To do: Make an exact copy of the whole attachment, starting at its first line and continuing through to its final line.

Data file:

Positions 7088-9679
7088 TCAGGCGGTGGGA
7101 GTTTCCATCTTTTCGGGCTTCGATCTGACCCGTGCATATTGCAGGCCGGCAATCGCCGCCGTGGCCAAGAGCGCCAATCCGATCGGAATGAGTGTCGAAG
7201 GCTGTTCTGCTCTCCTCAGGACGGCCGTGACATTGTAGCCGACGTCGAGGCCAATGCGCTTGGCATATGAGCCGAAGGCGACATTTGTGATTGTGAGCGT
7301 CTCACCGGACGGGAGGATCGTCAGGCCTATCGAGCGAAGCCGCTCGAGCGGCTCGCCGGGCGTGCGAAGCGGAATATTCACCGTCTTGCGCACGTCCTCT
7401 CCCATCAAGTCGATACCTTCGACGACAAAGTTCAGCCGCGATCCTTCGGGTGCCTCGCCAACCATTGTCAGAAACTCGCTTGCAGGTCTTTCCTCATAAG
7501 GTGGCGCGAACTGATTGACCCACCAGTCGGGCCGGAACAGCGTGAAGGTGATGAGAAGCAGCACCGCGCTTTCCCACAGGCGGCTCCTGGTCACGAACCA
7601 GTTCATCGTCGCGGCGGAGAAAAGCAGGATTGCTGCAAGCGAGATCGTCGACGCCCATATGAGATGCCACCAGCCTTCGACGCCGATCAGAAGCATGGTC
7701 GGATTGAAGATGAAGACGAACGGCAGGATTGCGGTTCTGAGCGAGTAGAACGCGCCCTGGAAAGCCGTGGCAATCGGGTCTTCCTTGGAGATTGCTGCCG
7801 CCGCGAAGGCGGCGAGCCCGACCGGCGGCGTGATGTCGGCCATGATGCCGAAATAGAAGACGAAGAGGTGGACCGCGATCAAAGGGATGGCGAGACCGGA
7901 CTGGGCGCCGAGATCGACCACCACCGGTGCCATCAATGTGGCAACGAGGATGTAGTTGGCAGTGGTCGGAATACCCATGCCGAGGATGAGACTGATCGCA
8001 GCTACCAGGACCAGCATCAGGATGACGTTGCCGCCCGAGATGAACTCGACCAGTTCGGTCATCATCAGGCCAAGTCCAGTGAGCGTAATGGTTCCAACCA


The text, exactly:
Positions 7088-9679
7088 TCAGGCGGTGGGA
7101 GTTTCCATCTTTTCGGGCTTCGATCTGACCCGTGCATATTGCAGGCCGGCAATCGCCGCCGTGGCCAAGAGCGCCAATCCGATCGGAATGAGTGTCGAAG
7201 GCTGTTCTGCTCTCCTCAGGACGGCCGTGACATTGTAGCCGACGTCGAGGCCAATGCGCTTGGCATATGAGCCGAAGGCGACATTTGTGATTGTGAGCGT
7301 CTCACCGGACGGGAGGATCGTCAGGCCTATCGAGCGAAGCCGCTCGAGCGGCTCGCCGGGCGTGCGAAGCGGAATATTCACCGTCTTGCGCACGTCCTCT
7401 CCCATCAAGTCGATACCTTCGACGACAAAGTTCAGCCGCGATCCTTCGGGTGCCTCGCCAACCATTGTCAGAAACTCGCTTGCAGGTCTTTCCTCATAAG
7501 GTGGCGCGAACTGATTGACCCACCAGTCGGGCCGGAACAGCGTGAAGGTGATGAGAAGCAGCACCGCGCTTTCCCACAGGCGGCTCCTGGTCACGAACCA
7601 GTTCATCGTCGCGGCGGAGAAAAGCAGGATTGCTGCAAGCGAGATCGTCGACGCCCATATGAGATGCCACCAGCCTTCGACGCCGATCAGAAGCATGGTC
7701 GGATTGAAGATGAAGACGAACGGCAGGATTGCGGTTCTGAGCGAGTAGAACGCGCCCTGGAAAGCCGTGGCAATCGGGTCTTCCTTGGAGATTGCTGCCG
7801 CCGCGAAGGCGGCGAGCCCGACCGGCGGCGTGATGTCGGCCATGATGCCGAAATAGAAGACGAAGAGGTGGACCGCGATCAAAGGGATGGCGAGACCGGA
7901 CTGGGCGCCGAGATCGACCACCACCGGTGCCATCAATGTGGCAACGAGGATGTAGTTGGCAGTGGTCGGAATACCCATGCCGAGGATGAGACTGATCGCA
8001 GCTACCAGGACCAGCATCAGGATGACGTTGCCGCCCGAGATGAACTCGACCAGTTCGGTCATCATCAGGCCAAGTCCAGTGAGCGTAATGGTTCCAACCA